Last Updated on October 8, 2022 by Real Men Sow
One of the most interesting and complex topics in organic farming is the differences between organic seeds, open-pollinated seeds, heritage organic seeds, and GMO seeds. The purpose of this post is to help answer some questions about these differences and why they are important to organic gardeners.
Organic is a broad term that refers to any seeds that are organic and have did not receive treatment using any non-organic chemical. All of the seeds listed below can be organic, except GMO seeds. However, any of the seeds could not be organic if they were from non-organically produced parent plants.
These are the most natural of all seeds. These seeds are from plants that have been pollinated according to nature’s instructions (either by insects or wind or with human help). This is how plants initially thrived at the beginning of time. The result of this process of letting nature do all the work has been a wide range of genetic diversity between plant species.
You may save open-pollinated seeds and replant them next year. They will produce the same kind of plant they came from. They are great for organic gardeners who want to save seeds and don’t have to purchase new seeds yearly.
Heritage Organic Seeds
These are subsets of open-pollinated seeds. All heritage or heirloom seeds can be open-pollinated. However, not all open-pollinated seeds are heritage. Heritage is seeds that have been preserved from certain plants and passed down through generations. These are the best varieties because they are organic and open-pollinated. They have been carefully chosen from the most productive, tasty, and yielding plants by generations after generations of farmers and gardeners. These are the best choices for organic gardening and seed saving.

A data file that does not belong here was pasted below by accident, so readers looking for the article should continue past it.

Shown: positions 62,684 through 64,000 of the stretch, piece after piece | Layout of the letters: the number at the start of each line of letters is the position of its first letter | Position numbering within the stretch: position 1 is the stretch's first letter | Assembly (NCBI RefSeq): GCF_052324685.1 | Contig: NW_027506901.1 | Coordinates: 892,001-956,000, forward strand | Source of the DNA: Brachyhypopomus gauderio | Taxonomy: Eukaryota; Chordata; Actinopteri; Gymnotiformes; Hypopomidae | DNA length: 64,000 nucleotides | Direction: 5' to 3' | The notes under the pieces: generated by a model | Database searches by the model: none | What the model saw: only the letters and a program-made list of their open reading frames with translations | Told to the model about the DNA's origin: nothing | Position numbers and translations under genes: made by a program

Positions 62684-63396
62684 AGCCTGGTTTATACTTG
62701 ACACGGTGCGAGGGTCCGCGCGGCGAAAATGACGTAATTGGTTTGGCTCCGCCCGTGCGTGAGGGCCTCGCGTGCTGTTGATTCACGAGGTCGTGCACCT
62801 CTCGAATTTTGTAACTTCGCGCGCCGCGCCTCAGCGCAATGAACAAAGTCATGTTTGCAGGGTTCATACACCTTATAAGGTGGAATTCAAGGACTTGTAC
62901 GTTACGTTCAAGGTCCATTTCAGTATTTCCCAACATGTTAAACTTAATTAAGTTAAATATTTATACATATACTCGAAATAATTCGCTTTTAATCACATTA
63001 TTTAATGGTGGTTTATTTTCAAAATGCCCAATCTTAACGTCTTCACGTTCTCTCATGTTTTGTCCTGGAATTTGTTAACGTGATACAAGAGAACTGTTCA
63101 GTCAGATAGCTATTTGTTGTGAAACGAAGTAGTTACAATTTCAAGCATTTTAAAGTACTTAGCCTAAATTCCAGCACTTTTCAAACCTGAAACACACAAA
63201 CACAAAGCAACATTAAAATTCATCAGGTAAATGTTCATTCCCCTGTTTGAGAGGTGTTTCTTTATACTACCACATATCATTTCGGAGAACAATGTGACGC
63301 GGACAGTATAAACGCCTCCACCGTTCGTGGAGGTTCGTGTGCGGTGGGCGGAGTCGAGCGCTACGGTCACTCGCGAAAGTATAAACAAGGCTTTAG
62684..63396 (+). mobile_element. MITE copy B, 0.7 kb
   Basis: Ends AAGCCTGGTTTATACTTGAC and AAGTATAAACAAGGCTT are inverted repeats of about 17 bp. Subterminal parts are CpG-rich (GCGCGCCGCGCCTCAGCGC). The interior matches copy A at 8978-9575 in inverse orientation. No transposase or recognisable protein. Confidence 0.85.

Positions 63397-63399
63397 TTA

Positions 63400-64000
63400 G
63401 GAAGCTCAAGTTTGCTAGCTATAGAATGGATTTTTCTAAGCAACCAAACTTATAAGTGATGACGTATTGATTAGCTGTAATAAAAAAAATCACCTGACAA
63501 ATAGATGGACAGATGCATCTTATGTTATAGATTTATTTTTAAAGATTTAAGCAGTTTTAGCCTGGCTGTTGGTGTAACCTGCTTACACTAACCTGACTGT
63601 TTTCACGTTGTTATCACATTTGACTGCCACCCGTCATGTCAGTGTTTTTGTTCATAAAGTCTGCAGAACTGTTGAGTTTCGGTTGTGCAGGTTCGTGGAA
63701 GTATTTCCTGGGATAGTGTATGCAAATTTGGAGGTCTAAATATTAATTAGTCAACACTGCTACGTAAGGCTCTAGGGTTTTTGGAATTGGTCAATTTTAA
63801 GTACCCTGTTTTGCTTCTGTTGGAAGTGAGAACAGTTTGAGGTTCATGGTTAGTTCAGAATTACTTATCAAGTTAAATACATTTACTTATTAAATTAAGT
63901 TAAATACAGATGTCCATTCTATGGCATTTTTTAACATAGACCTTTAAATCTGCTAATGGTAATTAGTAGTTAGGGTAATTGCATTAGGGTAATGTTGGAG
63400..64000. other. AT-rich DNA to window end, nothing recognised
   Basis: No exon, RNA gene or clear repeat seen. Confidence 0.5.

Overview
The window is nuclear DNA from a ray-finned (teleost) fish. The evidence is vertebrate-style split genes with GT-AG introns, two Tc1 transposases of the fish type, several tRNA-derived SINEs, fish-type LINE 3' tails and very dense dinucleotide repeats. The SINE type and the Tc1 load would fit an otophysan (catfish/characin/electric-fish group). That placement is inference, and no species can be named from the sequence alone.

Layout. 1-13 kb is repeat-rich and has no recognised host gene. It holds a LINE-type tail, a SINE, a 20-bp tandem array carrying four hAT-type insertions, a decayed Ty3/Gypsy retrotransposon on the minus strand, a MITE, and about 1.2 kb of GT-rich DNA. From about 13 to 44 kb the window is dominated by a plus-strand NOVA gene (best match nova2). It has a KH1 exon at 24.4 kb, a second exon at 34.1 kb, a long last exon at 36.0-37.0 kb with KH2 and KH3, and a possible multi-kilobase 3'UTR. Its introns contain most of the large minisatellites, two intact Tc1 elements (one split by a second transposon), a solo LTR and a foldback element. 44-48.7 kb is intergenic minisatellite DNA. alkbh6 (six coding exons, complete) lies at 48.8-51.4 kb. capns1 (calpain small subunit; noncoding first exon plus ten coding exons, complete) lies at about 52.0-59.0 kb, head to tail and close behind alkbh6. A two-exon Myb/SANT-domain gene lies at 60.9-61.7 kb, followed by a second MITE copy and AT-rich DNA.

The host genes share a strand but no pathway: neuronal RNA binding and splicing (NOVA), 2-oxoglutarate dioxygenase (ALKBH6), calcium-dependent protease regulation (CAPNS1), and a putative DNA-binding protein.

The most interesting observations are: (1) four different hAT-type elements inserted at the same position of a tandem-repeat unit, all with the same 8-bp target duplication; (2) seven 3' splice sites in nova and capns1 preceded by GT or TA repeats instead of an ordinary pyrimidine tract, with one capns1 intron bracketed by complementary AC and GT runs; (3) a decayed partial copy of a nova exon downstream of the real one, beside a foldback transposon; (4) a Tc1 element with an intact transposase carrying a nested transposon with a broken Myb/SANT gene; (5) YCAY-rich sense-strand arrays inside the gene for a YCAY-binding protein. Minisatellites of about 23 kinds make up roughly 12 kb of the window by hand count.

They came from two plants from the same parent but come from different species. These hybrids are made by crossing two types of plants to create a new type. Sweet corn, grapefruit (crossing between sweet oranges and pomelo), and Meyer lemons are examples of hybrid plants. You can save seeds from hybrid plants but they won’t grow to the same plant as the one you saved them from. They will either grow to another parent plant or not produce at all. It is best to buy new hybrid seeds every year to know what you are getting.
GMO (Genetically Modified) Seeds
These are the Frankensteins in the garden world. Genetically modified seeds are a new way to hybridize. They not only combine two plant types from the same species but also allow for the creation of completely different species. For example, a tomato might be crossed with fish genes or corn genetically engineered so that it is resistant to certain herbicides.
GMO seeds can also be engineered in a laboratory and are patentable. This makes it difficult to save them (since they are unlikely to produce the same as their parents) and even illegal. Monsanto is a well-known company that genetically modified seeds and sues farmers who save them. GMO seeds are unlikely to be found in home gardens, but it is something you should look out for and avoid.
How to Determine Which Seeds Are Best for Your Home Garden
Many people who grow their food at home choose to cultivate open-pollinated or heirloom varieties of vegetables and flowers in their gardens because these varieties allow them to legally keep and reuse the seeds they’ve produced year after year. It is also highly typical for organic gardeners to purchase their favourite hybrid plant seeds each year for crops like tomatoes. Examples of crops that benefit from this practice include peppers and eggplant. Be sure only to buy seeds from reputable suppliers, and always do your homework before deciding which varieties to plant in your garden.